Residents of Effiakuma in the Effia-Kwesimintsim Municipality of the Western Region are making money out of plastic waste which was a major contributory factor to environmental pollution in the community.
Currently, the residents collect and keep used plastic and other products made up of plastics and later bought by recycling companies.
The community came to this understanding when in October, this year, the Ghana Recycling Initiative by Private Enterprise (GRIPE) with support from the Association of Ghana Industries (AGI) introduced the community buy-back initiative.
The initiative seeks to support beneficiary communities to generate extra-income while educating them on the value of plastic waste and its removal from the environment.
Plastic for cash
At one of the community buy-back events at Effiakuma, the Policy and Research Analyst of GRIPE and the AGI, Mr Theo Arthur-Mensah, said GRIPE was impressed with the level of cooperation the team had from the community saying “we are encouraged by their commitment and quantity of waste they came to exchange for cash”.
He said many companies were ready to recycle the plastic, but found it difficult to get the quantity required, therefore, the introduction of the community plastic buy-back and the response of the communities was making the project work.
He explained that the programme was based on the understanding that people could exchange plastics with cash by separating and selling their post-consumer plastic waste.
“Through this programme, we generate extra-income for local communities while revealing the value of waste and removing plastics from our environment.
The Buy-Back has since its inception collected over 6.6 tonnes of plastic,” Mr Arthur-Mensah further revealed.
He said the other objective on the initiative was to reduce poverty by providing employment opportunities through scalable solutions to create a pollution-free environment.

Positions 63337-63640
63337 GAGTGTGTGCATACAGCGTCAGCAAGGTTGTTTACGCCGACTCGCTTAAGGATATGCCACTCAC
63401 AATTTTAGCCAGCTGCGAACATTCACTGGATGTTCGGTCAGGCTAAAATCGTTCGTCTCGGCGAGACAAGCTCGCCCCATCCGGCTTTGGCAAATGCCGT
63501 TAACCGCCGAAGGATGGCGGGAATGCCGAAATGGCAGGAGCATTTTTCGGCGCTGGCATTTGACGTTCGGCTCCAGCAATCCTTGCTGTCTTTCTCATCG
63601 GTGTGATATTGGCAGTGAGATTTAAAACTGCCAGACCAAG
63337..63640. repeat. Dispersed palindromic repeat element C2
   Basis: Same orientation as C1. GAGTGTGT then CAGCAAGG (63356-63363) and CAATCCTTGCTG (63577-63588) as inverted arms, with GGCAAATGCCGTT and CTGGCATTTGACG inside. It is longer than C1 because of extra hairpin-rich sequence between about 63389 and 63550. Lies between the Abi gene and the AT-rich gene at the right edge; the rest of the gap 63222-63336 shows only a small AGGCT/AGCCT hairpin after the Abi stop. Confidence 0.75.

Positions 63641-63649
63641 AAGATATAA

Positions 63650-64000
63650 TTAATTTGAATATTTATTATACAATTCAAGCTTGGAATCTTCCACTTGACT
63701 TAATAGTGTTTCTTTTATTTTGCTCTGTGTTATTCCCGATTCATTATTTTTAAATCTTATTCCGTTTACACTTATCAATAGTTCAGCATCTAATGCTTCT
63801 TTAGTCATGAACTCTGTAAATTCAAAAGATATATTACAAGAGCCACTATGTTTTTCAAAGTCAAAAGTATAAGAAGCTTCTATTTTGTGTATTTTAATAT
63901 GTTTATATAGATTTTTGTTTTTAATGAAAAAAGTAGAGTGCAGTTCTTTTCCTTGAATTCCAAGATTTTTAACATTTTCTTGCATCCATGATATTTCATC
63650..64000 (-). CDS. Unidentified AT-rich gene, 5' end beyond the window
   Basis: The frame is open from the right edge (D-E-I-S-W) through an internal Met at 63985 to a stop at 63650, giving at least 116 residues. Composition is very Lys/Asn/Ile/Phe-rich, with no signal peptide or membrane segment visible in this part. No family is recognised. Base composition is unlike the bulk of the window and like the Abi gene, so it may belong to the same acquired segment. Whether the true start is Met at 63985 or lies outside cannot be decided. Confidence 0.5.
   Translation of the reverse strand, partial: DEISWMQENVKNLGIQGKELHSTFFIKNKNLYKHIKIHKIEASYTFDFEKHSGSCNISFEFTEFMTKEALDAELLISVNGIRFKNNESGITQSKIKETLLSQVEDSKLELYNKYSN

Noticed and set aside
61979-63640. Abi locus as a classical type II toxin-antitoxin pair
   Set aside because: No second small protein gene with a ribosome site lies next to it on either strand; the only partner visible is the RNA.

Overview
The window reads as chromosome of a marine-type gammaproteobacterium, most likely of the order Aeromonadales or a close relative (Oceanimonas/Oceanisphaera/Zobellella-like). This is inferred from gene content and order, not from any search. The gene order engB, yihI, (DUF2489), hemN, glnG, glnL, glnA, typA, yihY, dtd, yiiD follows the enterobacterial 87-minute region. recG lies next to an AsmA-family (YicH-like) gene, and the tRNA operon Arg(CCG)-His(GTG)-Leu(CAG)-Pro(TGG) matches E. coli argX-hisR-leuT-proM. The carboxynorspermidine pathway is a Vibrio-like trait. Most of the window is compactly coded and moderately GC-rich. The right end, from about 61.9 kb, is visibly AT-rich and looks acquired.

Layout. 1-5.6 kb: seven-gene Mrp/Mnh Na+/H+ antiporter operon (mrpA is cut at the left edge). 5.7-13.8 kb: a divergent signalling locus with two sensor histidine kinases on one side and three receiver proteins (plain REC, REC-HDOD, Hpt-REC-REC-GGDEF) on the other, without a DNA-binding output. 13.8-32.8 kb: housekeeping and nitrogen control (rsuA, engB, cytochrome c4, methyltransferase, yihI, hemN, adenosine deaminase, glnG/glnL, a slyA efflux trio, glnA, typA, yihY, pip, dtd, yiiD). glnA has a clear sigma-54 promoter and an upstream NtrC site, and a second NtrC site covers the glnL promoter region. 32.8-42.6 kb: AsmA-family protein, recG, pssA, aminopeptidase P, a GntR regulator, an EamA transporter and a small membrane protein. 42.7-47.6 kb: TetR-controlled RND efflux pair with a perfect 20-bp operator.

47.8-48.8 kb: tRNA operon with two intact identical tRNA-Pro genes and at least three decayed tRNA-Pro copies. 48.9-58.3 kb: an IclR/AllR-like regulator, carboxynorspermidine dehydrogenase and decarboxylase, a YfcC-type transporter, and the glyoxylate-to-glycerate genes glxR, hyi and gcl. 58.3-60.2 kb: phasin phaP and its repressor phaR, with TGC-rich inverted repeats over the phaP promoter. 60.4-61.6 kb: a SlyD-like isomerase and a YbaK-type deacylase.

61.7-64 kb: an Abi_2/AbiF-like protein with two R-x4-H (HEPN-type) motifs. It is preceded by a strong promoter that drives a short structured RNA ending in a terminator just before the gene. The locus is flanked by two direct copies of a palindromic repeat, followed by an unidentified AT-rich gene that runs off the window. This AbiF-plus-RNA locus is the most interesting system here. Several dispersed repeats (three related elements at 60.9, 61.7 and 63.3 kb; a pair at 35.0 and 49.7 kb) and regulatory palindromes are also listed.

“We at GRIPE believe a sustainable waste management system is a shared responsibility between producers, consumers, brand owners, academia, waste management companies and the government, among others,” he said.
According to him, approximately 2,248-kilogrammes (Kg) of various forms of plastics were exchanged for cash.
Some of the residents who spoke to the Daily Graphic said they were educated on how waste should not be seen as waste but rather a raw material for the next production line.
A resident, Mr Abdul Rahman, said they were not only made to understand that waste was money, but they were assured an “off-taker would come and buy the plastic waste they had collected and true to their words, the off-taker has come to buy the plastics we gathered in our homes”.
Another resident, who gave her name only as Ms Regina said just keeping the empty sachet water and selling it back to get money to buy more water at least for the home was good and also kept their environment clean.
The community buy-back initiative was launched in April, this year, and has been implemented through sensitisation programmes in schools, clean-up exercises and other events where consumers are sensitised to segregate their waste at home before taking their plastics to designated areas for collection.